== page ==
There has never been a movie that looks and feels quite like “If Beale Street Could Talk.” Whereas most films about love are designed to make you desire two characters, kept apart by narrative conflict, to come together; director Barry Jenkins invites his audience into the expansive feeling of love. Jenkins attributes the uniqueness of his film to the fact there has never been a feature-film adaptation in English of author James Baldwin before.
“I think one of the really beautiful things about adapting this work from the page to the screen is intellectually, as you read it, Baldwin can describe how that love feels,” said Jenkins. “The way Baldwin writes, you’ll look at a paragraph and there’s no periods in it. It’s just this running collection of moods and thoughts and feelings, that feel like these waves cascading across one another.”
To find and fine-tune the precise visual grammar of Baldwin’s mastery Jenkins followed a process that served him so well with his previous Oscar-winner. One of the keys to “Moonlight” transcending the limitations of its $1.5 million budget – trading docu-realism for crafted visual poetry of the highest level – was the years the director and his close friend and collaborator, cinematographer James Laxton, spent creating the visual language of their eventual Oscar-winner.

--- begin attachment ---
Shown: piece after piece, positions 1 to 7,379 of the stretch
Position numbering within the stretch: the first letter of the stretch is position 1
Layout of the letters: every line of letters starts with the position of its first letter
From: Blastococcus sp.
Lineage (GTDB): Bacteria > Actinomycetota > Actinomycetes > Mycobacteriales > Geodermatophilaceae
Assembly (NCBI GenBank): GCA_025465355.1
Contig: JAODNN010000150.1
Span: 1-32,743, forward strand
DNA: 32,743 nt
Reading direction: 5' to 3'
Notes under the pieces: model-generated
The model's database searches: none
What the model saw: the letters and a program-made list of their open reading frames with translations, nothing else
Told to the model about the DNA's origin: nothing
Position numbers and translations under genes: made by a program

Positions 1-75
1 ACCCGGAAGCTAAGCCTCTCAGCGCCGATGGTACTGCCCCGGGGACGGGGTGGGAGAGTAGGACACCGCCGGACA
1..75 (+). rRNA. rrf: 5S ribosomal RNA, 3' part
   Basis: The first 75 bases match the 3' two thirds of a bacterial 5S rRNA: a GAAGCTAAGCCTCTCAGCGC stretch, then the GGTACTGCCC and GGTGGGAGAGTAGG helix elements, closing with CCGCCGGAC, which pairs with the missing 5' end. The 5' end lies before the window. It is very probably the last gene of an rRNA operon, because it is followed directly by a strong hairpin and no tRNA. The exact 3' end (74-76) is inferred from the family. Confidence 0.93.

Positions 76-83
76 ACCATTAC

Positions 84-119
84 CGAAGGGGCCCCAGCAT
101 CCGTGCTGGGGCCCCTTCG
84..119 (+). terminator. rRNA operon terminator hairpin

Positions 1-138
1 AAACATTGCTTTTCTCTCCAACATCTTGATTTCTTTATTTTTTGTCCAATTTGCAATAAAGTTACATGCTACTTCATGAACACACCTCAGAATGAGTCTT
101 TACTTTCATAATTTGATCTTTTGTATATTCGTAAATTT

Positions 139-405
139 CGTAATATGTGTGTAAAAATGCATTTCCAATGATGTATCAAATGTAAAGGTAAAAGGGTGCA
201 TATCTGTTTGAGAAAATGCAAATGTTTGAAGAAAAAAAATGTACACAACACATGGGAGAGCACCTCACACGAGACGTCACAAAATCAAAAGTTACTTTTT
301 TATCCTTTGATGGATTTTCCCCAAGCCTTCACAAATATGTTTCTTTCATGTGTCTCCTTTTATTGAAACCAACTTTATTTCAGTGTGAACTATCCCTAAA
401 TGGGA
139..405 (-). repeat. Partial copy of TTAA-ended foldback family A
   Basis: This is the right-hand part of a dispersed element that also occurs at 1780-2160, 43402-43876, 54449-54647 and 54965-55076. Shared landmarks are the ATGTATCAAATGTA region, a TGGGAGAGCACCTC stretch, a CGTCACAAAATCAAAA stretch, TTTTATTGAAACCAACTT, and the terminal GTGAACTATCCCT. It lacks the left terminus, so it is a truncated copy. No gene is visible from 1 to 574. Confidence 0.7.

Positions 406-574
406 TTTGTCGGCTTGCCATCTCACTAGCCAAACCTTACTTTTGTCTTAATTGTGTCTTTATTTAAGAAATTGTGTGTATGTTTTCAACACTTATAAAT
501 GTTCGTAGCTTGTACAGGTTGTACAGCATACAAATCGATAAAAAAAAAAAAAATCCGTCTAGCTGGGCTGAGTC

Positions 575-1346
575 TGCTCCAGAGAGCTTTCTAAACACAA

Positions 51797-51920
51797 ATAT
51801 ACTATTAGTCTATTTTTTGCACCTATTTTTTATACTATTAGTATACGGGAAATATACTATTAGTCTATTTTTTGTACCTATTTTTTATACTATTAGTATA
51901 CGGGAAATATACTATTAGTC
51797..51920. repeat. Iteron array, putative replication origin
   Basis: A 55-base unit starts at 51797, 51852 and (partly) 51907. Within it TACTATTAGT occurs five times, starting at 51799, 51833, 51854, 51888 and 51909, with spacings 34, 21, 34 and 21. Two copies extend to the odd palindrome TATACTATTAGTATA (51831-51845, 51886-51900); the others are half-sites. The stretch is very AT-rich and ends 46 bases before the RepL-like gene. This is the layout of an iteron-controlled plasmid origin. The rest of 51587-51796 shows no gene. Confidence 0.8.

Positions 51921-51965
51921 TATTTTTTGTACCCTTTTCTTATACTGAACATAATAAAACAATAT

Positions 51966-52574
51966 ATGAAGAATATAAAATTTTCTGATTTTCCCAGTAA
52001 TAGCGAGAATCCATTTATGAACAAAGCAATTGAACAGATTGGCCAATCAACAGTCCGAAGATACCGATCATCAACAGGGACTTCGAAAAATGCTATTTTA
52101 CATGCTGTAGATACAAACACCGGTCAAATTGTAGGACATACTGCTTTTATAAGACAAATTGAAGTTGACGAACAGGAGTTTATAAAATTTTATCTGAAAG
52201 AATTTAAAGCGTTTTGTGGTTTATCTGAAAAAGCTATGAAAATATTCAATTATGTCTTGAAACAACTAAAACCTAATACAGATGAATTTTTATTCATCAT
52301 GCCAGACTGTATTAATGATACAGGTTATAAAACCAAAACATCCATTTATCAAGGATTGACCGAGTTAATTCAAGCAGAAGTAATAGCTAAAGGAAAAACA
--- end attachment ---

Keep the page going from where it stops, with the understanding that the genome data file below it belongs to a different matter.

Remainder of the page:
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“It’s an incredible luxury in that these are conversations that sort out over months, sometimes years” said Laxton. “For example, we may reference aspects of a certain photographer and having those ideas sink in for a couple weeks. Coming back to having a drink or a dinner with Barry a month or two later, and thinking like, ‘You know that conversation we had back in May, now that’s taking on a new meaning for me and a new idea. What do you think about this kind of perspective?’”
Instead of riffing off their influences (stretching from the films of Wong Kar-wai to Claire Denis’ “Beau Travail”) like they did on “Moonlight,” Jenkins and Laxton needed to thread the needle of how to capture the seemingly contradictory aspects of Baldwin’s greatness: The strength and power of the author’s words, but with the nuance and sensitivity of the story; a sense of period, but that felt modern and as much about today as it did the 1970s; the social protest realism and wrongful imprisonment of African Americans, but a story that dwelled in the beauty and power of Black Love.